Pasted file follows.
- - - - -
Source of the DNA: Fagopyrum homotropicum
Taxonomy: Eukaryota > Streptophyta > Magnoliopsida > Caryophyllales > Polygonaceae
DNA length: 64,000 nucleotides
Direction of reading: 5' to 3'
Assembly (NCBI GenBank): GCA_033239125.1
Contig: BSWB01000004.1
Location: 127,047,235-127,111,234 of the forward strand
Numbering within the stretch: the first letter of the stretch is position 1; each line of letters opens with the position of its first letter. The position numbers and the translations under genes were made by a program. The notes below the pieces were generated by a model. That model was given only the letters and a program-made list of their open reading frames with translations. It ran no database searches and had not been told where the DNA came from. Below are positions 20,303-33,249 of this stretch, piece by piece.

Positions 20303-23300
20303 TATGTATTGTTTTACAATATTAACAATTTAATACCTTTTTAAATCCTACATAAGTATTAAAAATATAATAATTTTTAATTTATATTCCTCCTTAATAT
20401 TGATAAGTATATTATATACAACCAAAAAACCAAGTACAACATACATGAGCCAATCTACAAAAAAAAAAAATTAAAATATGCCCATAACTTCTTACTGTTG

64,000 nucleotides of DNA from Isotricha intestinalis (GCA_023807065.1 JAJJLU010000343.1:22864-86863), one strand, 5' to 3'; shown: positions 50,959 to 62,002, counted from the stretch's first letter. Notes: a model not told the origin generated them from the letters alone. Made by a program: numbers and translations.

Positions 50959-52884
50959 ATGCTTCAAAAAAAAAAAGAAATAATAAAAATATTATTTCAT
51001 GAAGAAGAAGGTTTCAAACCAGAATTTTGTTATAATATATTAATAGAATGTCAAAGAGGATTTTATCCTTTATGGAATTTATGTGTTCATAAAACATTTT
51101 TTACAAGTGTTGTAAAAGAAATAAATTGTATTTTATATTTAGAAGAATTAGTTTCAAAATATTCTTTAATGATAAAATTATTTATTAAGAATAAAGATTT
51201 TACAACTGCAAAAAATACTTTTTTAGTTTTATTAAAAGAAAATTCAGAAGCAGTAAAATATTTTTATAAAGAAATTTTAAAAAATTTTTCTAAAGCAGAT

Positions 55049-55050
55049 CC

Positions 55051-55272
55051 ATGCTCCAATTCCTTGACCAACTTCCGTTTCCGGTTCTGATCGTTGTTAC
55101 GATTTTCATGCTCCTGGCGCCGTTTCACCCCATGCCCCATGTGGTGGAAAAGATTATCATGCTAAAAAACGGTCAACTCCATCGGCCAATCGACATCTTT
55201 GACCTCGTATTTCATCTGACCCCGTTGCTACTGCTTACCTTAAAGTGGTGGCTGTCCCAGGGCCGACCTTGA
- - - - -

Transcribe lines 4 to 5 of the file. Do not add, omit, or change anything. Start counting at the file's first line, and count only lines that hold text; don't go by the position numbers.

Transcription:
Direction of reading: 5' to 3'
Assembly (NCBI GenBank): GCA_033239125.1